Pre-race training and nutrition
I worked with a nutritionist over 9 weeks this summer to help fuel these long rides. We dialed in a strategy that’s easy to manage with minimal thought that’s been extremely helpful in my training as well as in this race. Pro-tip: you can set custom alerts on your bike computer to remind you to drink and eat every x minutes of activity.
Day 1: The Familiar
I rode down the hill from my hotel with 15 minutes to spare, after getting as much rest as possible by biking over the night before. Chatted for a few minutes, lined up for the group photo, and headed out on the neutralized start. I always get dropped on the neutralized start because I’m a slow climber but I did get a chance to compliment Jessica’s custom Go Physio gilet before the hill started; I’m a fan of Paulie and if you need a bike fit, he’s a great bike fitter who knows body mechanics and physical therapy too.
I’ve ridden the southern section of USBR 41 many times on training rides and both directions of the MS150 so not a lot stands out as novel to report here. I kept to my plan of 20oz of water with Skratch hydration plus my target grams carbs per hour, followed the twisty route around White Bear Lake, and onto the Sunrise Prairie trail, and made my first stop at the top of the hill in Pine City, after the roughest section of road on the southern half of the route. They’re slowly repaving and adding a trail but it’s going to take another decade.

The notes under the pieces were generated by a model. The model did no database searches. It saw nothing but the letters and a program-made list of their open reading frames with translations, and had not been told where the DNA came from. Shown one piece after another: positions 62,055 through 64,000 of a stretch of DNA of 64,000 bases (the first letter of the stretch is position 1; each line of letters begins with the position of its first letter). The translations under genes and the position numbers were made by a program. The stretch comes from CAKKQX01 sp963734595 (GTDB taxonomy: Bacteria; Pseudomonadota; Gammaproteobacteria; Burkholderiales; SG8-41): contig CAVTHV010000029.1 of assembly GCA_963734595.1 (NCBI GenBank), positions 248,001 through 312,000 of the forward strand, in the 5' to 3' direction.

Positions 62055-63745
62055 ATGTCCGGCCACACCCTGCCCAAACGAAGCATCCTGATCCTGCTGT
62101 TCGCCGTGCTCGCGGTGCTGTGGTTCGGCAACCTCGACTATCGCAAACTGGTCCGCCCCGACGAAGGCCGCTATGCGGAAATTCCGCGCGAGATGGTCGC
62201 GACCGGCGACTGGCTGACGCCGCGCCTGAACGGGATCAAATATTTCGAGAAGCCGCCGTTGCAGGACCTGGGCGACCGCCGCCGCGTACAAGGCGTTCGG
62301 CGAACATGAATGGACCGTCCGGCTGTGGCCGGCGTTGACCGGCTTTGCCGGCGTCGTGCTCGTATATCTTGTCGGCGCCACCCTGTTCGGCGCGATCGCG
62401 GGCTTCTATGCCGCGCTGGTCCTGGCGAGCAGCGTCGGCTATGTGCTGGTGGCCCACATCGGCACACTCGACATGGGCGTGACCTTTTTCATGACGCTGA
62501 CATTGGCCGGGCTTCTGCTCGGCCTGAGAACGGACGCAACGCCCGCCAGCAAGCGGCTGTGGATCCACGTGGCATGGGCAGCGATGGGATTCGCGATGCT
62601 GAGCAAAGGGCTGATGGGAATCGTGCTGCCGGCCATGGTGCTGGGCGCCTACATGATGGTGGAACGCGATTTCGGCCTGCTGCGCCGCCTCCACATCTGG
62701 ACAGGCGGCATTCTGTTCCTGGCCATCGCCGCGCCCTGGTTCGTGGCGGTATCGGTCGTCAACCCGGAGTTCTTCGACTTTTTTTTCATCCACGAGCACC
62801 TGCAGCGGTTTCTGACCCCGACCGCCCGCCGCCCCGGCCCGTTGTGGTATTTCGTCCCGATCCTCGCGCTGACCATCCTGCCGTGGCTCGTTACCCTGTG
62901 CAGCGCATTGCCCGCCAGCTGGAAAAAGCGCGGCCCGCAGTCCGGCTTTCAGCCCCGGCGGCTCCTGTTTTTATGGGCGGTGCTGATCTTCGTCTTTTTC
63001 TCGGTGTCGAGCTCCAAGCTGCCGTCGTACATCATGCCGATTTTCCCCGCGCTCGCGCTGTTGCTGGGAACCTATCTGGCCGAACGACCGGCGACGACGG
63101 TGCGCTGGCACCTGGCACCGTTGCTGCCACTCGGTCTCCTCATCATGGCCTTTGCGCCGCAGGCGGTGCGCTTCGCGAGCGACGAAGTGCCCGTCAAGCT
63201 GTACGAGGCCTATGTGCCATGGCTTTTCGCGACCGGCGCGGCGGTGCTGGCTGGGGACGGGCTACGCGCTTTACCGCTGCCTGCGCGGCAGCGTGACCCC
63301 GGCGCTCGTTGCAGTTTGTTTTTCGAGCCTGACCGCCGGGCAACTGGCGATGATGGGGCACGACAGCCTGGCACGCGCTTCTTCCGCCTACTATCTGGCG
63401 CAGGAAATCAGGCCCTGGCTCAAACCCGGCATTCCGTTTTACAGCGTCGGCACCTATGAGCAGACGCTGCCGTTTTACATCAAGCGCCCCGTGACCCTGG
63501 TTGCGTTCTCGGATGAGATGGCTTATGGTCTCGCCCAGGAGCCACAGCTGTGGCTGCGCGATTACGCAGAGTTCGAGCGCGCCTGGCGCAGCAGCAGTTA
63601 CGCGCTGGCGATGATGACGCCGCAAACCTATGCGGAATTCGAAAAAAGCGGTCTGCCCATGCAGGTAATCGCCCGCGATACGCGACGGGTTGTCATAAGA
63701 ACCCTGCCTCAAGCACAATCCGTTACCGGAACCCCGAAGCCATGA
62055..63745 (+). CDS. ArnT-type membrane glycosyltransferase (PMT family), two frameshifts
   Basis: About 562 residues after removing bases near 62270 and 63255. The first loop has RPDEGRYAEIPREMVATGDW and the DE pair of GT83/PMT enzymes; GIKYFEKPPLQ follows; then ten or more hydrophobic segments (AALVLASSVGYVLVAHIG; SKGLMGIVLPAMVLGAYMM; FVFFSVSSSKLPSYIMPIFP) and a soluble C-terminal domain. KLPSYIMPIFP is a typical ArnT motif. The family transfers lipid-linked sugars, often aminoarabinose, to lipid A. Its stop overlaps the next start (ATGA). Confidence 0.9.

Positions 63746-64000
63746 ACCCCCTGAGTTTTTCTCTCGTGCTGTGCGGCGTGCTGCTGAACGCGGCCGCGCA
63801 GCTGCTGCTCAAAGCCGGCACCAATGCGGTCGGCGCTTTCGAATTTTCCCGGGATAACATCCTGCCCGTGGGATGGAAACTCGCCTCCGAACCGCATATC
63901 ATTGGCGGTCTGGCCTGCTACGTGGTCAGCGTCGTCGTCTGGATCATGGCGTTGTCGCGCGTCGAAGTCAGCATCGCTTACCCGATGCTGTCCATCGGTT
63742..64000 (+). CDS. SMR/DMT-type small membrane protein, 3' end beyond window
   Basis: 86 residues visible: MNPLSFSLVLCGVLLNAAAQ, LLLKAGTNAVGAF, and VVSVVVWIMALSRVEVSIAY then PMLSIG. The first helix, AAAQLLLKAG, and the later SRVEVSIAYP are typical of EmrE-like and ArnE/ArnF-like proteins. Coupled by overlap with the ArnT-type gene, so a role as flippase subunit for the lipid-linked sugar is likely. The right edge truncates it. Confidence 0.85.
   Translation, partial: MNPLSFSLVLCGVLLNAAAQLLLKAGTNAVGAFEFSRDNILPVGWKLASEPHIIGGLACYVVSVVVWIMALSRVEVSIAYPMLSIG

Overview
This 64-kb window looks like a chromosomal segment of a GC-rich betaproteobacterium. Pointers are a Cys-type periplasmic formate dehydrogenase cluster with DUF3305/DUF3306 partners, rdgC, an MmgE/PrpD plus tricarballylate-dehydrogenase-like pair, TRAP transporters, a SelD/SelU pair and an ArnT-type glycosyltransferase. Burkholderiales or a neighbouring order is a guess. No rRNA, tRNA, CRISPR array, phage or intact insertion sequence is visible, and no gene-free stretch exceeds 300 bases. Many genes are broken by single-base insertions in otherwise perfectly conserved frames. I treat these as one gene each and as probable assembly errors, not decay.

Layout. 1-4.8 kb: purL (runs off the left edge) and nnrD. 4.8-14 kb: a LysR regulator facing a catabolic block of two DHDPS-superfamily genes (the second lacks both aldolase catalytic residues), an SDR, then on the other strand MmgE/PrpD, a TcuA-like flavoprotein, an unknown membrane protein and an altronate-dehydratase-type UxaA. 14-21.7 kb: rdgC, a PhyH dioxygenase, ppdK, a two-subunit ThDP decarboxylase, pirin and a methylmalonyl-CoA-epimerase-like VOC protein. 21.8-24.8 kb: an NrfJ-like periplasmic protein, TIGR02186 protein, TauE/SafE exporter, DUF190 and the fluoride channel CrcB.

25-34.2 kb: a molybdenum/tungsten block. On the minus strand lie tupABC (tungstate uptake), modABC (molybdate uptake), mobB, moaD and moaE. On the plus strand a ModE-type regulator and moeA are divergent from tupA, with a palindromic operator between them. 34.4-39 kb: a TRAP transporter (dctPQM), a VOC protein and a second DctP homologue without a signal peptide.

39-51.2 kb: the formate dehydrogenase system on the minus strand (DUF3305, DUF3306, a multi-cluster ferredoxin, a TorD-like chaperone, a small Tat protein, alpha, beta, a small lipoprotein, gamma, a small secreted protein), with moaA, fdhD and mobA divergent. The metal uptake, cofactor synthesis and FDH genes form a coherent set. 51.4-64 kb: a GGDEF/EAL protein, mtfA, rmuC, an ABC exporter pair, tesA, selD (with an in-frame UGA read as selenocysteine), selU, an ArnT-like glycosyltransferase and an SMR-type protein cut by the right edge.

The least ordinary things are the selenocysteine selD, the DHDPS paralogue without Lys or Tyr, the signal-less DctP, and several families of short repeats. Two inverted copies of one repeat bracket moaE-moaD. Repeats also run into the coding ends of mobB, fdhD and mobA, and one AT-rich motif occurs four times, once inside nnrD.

I filled up my water bottles and added a lower concentration mix for the rest of the day, supplementing my liquid carbs with sour patch kids and buffalo blue cheese combos for some solid carbs and a little protein and fat to stay sated. I blew through Hinkley, which is a regular stop on this route for me when it’s hotter out but the temperature was perfect in the 10-15C range and I had plenty of fuel so no need to stop and rest or restock there.
The first few miles of the Munger trail are the most rutted, butt-bashing section of the trail and I was glad for my new suspension seatpost and my old suspension stem. Through the twisties after Finlayson and on to Moose Lake for another restock.
Carlton always seems farther than I think but it’s mostly downhill from Moose Lake to Duluth, including the amazing rock cut section on the final miles of the Munger trail. My plan had been to get to Duluth and see how I felt about continuing. Last time I stopped in Duluth but this time I was an hour earlier and feeling strong so another restock at the Kwik Trip and onward to Two Harbors.
The temperature dropped to -1C as the sun went down but I was feeling good and had enough layers. It was much nicer than the 30C+ temps dealt with on training rides this summer. The hills of the route just barely start on this section and I was reminded again how slow I am uphill. I knew if I pushed too hard I’d burn out and have trouble continuing so I kept to my target effort.